Snitches And Whistleblowers

After yesterday’s rant regarding the punishment meted out against the New Orleans Saints and their coaching staff, I received an e-mail from a former colleague who has been reading these rants since the days prior to them hitting the Internet. Here is the text of his e-mail:

“Who Dat? Who Dat? Who Dat gonna coach dem Saints? Who Dat?”

Sean Payton is in an interesting situation now. If reports are correct, Payton is making in excess of $5M a year to coach the Saints and he will be suspended for a year. On one hand, he will hope that the team does well; he has some attachments to players on the squad. On the other hand, suppose the Saints go 14-2 without him. Might that not put his $5M per year coaching status in jeopardy?

Another interesting wrinkle in this story involves Warren Sapp and his position as a studio analyst for NFL Network. On one of the NFLN programs, Warren Sapp identified Jeremy Shockey as the “snitch” – - Sapp’s word – - who kicked the snowball over the cliff and focused the league’s attention on the Saints continued bounty program.

First, consider the use of the word “snitch” here. The connotation for “snitch” is someone who violated some kind of trust and gave up information for his personal benefit. A “snitch” is usually not someone held in high regard. Compare and contrast the word “snitch” with the word “whistleblower”. A “whistleblower” is often considered to have been done a noble deed by exposing nefarious doings by others – - usually higher ups – - thereby bringing more order to the universe.

A “snitch” and a “whistleblower” are close relatives with regard to their actions. Nevertheless, we bestow honor on “whistleblowers” and scorn on “snitches”. That is the power of words…

Another interesting aspect of Sapp’s reporting lies in the report itself. Jeremy Shockey denies that he was the “snitch”. Sapp says he got it from a source that he trusts completely. The NFL says they did not talk to Shockey. Other reporting seems to point to at least one if not two other Saints as the source of information here. I will not pretend to know who let the NFL know that the bounty program was still in effect but consider:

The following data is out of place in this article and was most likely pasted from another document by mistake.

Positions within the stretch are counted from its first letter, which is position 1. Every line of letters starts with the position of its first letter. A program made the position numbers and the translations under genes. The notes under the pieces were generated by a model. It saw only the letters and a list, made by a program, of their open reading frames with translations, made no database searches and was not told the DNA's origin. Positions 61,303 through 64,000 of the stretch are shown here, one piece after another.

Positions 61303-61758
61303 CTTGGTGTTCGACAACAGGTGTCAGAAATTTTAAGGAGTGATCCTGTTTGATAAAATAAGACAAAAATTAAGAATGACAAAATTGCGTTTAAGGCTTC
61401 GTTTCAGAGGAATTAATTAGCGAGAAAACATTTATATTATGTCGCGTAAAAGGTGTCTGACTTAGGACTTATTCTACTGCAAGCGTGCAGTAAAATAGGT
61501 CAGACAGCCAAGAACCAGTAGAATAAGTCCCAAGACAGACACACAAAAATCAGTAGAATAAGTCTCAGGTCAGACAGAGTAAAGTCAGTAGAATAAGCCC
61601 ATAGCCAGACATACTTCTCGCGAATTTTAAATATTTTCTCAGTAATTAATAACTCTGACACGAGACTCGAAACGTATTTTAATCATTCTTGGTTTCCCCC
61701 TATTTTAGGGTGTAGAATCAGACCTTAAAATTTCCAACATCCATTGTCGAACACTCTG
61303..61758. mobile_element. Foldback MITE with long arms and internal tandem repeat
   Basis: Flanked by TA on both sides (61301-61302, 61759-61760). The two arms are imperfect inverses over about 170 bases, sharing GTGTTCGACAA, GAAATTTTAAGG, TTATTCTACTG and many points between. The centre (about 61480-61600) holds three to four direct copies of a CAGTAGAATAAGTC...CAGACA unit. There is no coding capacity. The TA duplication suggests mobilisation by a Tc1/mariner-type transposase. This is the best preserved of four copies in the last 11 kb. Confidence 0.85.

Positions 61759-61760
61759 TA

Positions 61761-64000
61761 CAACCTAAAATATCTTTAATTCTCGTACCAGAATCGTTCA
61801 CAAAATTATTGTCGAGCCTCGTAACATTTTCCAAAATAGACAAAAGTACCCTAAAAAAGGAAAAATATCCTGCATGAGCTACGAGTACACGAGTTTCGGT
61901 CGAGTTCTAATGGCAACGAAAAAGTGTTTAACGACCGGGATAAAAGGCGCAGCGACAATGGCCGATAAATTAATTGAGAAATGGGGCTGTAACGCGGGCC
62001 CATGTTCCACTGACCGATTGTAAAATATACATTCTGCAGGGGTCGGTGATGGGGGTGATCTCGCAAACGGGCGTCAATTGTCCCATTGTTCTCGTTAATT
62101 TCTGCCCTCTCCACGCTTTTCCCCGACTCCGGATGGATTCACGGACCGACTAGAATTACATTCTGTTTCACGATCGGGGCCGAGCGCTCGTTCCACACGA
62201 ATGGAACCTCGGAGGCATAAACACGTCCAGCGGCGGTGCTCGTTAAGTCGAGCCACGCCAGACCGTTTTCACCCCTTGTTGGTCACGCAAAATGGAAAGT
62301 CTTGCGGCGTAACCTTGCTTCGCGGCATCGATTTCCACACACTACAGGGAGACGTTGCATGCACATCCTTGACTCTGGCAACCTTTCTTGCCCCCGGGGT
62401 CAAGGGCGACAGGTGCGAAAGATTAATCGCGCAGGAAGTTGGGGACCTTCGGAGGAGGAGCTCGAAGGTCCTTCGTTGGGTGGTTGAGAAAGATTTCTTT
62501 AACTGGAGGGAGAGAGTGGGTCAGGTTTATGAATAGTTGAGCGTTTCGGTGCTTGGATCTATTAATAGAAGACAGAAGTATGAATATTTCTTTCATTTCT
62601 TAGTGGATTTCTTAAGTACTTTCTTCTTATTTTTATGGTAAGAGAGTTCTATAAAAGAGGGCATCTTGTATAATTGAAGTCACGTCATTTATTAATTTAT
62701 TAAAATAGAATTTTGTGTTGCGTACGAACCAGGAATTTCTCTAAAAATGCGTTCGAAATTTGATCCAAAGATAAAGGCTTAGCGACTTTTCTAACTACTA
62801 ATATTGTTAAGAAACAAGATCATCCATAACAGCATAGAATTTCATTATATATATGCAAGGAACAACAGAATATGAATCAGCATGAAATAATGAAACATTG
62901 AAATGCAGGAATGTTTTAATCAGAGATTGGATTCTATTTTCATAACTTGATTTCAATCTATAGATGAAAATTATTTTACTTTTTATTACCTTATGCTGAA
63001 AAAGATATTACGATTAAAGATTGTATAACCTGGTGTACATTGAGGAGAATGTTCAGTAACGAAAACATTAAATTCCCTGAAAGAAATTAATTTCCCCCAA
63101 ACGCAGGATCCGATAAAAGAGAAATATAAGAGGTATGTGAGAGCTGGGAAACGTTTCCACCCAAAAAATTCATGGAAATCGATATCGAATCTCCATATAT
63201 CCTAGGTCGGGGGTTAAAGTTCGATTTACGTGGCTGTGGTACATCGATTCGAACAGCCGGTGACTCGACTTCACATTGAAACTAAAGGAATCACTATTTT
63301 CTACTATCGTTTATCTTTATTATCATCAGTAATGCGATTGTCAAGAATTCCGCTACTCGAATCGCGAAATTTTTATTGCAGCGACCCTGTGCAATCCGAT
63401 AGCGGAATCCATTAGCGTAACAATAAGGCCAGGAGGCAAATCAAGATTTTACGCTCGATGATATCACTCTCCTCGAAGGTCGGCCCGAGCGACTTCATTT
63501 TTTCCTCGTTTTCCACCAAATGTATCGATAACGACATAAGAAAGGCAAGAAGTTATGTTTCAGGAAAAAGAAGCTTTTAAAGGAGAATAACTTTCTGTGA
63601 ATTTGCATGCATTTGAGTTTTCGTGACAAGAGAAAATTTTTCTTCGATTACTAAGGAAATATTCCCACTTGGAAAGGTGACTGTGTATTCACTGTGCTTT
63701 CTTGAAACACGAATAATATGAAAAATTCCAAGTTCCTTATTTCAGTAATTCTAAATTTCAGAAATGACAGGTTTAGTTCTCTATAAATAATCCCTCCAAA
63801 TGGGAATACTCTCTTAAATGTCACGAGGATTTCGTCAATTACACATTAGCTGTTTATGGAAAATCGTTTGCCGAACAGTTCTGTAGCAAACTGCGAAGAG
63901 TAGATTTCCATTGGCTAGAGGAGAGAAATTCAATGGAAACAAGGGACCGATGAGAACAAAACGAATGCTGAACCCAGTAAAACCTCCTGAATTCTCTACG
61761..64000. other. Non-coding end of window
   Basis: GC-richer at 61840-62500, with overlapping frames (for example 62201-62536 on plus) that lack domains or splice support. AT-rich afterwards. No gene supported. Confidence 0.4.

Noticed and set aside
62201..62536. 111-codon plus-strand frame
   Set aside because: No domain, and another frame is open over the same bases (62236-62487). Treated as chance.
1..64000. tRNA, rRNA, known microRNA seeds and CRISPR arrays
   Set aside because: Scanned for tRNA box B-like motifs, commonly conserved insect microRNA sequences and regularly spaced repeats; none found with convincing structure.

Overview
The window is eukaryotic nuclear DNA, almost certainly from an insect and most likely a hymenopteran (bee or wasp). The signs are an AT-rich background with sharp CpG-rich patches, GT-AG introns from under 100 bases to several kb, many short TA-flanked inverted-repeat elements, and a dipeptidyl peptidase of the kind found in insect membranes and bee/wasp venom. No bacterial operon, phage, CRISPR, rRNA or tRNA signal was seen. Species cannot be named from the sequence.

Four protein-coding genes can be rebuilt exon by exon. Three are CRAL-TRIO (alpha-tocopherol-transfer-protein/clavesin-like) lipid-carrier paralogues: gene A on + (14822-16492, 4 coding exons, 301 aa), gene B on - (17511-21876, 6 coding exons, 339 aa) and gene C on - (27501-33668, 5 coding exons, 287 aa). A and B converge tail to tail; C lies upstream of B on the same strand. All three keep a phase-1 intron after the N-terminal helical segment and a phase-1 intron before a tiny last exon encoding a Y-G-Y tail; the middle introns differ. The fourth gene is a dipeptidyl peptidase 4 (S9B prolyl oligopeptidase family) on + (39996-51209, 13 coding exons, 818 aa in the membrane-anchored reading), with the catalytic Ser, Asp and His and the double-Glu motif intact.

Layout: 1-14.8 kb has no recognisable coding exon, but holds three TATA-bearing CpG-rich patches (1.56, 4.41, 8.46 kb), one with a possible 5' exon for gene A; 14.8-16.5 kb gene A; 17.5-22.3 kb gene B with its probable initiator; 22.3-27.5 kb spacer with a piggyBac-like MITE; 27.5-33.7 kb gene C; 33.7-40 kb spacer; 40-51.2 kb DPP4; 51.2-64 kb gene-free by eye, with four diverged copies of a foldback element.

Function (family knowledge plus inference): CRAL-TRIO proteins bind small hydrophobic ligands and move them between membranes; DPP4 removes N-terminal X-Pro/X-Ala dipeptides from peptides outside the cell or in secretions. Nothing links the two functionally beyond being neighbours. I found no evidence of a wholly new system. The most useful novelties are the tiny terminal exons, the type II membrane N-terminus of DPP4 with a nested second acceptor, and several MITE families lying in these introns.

If that source – - whoever he is – - went to the league and the league promised him anonymity, Sapp made his report on NFL Network, which is owned by the league. That might present a dilemma for the league.

    If Shockey were not the source, it would seem to me that he would have some kind of action for slander or defamation against Sapp and against NFL Network, which is owned by the NFL. The league needs that like you need a third nostril.

This story has lots of room to run.

A step down in football from the NFL resides the Arena League and other incarnations of indoor football. You may have read snippets that players there were unhappy with their pay and some of them threatened a strike whereby the teams immediately cut the players and replaced them with people off the street. Here is summation of that labor dispute from Jerry Greene at ESPN.com:

“So what did we learn from the Arena League strike? What? You missed it? It was in all of the papers, or at least, a few of the papers. Anyway, we learned some teams eat at the Olive Garden. What do you want to bet it’s the soup and salad with bread sticks?”

The Memphis Grizzlies signed Gilbert Arenas for the rest of the 2012 season. The sub-headline for this story was:

    “They fill their need for a point guard; contract details are not available.”